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Comprehensive Test Ban Treaty

The concept of banning nuclear testing originated with arms control advocates in the early 1950’s after over 50 nuclear explosions had been registered between July 1945 and December 1953.  Prime Minister Nehru of India initially proposed the elimination of all nuclear test explosions worldwide, but no treaty was launched as a result of public concern in the context of the Cold War.  Nuclear tests resumed, but in 1961 Physicians for Social Responsibility documented the presence of strontium-90 (a by-product of nuclear tests) in the teeth of children around the world, confirming that nuclear tests pose serious public health dangers.  
 
In 1963 a Partial Test Ban Treaty (PTBT) was adopted banning nuclear tests in the atmosphere, underwater, or in space.  The Non-Proliferation Treaty (NPT) was created in 1968, wherein all signatories were committed to the ultimate goal of nuclear disarmament.  The PTBT and NPT paved the way for negotiations in the 1970’s that almost led to a CTBT.  Although additional proposals in the 1980’s failed, successful talks in the early 1990’s with support from the United Nations General Assembly finally brought about a CTBT.
 
The Comprehensive Nuclear-Test-Ban Treaty was opened for signature in New York on September 24th of 1996.  The obligations as laid out in this text go far beyond previous treaties on nuclear weapons testing requiring parties to refrain from participating in all types of nuclear tests explosions in all environments.  The underlying premise of such requirements is a commitment to nuclear non-proliferation and to the longer term process of nuclear disarmament.
 
The Value of the CTBT
 
The CTBT is a major milestone in the effort to prevent nuclear proliferation and promote steps toward abolition of nuclear weapons.  In addition to establishing a permanent ban on all nuclear explosions in for any purpose, its “zero-yield” prohibition on nuclear tests helps to constrain development and deployment of new, sophisticated nuclear weapons.  The Treaty also establishes a far-reaching verification regime that includes a global network of sophisticated seismic, hydroacoustic, radionuclide monitoring stations, as well as on-site inspection of tests to deter and detect violations.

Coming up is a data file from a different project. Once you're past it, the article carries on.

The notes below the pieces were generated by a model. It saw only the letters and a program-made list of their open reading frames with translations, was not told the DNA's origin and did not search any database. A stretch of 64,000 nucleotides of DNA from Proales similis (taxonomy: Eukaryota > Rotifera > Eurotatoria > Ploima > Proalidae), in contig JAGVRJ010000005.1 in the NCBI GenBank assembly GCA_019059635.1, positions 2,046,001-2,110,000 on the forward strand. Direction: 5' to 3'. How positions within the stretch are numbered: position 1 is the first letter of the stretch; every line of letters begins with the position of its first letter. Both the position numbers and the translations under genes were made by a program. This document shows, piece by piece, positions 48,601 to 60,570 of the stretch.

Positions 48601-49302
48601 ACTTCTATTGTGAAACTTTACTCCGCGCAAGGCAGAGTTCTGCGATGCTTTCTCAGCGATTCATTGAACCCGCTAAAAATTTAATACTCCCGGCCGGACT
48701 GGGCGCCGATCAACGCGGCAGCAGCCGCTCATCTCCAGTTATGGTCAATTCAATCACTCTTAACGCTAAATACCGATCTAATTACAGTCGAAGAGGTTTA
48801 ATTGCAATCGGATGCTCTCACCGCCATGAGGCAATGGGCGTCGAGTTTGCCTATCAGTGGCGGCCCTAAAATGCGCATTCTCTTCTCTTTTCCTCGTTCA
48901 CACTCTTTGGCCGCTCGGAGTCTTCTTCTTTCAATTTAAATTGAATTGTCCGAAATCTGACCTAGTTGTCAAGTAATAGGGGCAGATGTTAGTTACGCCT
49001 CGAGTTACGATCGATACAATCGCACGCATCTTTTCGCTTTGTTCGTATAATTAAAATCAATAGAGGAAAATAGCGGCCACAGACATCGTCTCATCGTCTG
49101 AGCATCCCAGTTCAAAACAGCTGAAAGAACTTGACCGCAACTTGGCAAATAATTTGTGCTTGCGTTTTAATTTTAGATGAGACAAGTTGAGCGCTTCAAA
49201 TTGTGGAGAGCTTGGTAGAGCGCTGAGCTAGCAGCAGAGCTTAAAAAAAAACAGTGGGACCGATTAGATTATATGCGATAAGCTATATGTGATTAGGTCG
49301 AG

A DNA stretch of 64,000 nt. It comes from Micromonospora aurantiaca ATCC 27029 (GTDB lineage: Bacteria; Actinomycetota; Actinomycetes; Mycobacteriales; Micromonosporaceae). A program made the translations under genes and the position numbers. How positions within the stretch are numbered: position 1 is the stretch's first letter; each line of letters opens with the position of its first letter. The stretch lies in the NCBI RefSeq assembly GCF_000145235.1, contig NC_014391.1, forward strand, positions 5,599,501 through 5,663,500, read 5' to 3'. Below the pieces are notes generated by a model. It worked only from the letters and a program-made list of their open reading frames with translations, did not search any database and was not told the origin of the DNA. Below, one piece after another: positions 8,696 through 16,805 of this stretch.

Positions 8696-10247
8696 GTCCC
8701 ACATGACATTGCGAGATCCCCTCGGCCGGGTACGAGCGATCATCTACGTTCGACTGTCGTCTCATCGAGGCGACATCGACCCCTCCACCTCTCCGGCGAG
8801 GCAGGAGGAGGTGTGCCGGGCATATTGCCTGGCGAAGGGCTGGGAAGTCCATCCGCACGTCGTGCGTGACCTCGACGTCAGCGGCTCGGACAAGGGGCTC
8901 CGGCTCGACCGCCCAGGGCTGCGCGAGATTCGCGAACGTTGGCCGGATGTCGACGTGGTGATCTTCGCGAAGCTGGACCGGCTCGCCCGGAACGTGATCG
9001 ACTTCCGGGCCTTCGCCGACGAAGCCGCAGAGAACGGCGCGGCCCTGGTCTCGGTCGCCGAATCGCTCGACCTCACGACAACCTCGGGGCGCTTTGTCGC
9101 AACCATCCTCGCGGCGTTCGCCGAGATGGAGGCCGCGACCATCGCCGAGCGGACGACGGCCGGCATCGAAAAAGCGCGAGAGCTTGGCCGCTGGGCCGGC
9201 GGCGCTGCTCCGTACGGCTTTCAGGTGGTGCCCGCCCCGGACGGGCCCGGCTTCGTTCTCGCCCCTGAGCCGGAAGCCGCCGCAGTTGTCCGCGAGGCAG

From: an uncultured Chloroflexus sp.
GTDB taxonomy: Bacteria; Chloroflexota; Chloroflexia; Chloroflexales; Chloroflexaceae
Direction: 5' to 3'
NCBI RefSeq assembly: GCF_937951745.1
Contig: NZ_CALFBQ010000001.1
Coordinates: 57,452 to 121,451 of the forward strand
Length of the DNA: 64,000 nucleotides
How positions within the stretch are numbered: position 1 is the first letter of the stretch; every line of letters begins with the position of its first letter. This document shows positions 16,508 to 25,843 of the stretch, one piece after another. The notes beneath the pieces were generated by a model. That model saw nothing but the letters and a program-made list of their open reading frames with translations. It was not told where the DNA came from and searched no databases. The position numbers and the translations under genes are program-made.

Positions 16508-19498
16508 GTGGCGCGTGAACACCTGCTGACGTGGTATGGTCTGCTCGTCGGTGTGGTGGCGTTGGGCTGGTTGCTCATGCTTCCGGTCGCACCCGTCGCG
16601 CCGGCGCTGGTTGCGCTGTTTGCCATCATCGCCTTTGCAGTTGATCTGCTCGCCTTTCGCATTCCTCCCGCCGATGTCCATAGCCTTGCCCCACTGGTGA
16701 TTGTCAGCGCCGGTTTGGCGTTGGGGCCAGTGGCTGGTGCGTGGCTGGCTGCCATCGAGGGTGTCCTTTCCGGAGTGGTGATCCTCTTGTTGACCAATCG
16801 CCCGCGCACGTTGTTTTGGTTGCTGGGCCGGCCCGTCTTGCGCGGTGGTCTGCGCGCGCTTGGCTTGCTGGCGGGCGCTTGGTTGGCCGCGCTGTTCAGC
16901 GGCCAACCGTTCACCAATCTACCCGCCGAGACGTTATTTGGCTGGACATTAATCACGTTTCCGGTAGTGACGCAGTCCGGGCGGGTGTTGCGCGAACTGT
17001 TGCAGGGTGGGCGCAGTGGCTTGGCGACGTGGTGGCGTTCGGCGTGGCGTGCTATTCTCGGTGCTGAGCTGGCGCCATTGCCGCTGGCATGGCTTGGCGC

PSR calls on Participants in the CTBT Entry into Force Conference to:

1.)  Recognize that the CTBT is a necessary component of the larger international arms control regime.
2.)  Condemn nations known to be conducting nuclear test explosions of any kind.
3.)  Take diplomatic steps to encourage holdout states to pursue CTBT ratification.

PSR calls on the US to:

1.)  Oppose recent efforts to enhance test site readiness (reduce time-span around testing resumption).
2.)  Support funding for the CTBT organization, a vital piece of ensuring the verification regime.
3.)  Abandon plans to design advanced, more useable nuclear weapons.

Researcher Corner

CTBT Fact Sheet - PSR summary of key facts and arguments for the ratification of the Comprehensive Test Ban Treaty

ACA CTBT Resource - Excellent in-depth resource on the case for the Comprehensive Test Ban Treaty and why we need to ratify it now

Project for the CTBT - A project of the Arms Control Association that provides up to date information on the progress / status of the Comprehensive Test Ban Treaty

 

Activist Corner

Physicians for Social Responsibility is working on a field campaign to educate and inspire American Citizens to take action on nuclear disarmament issues and press for the ratification of the Comprehensive Test Ban Treaty. A key component of that campaign will be activist, like yourself, joining our staff in working in your state to educate your local representatives. Sign a petition to call on the White House to make the ratification of the CTBT an urgent priority.

Action Alerts

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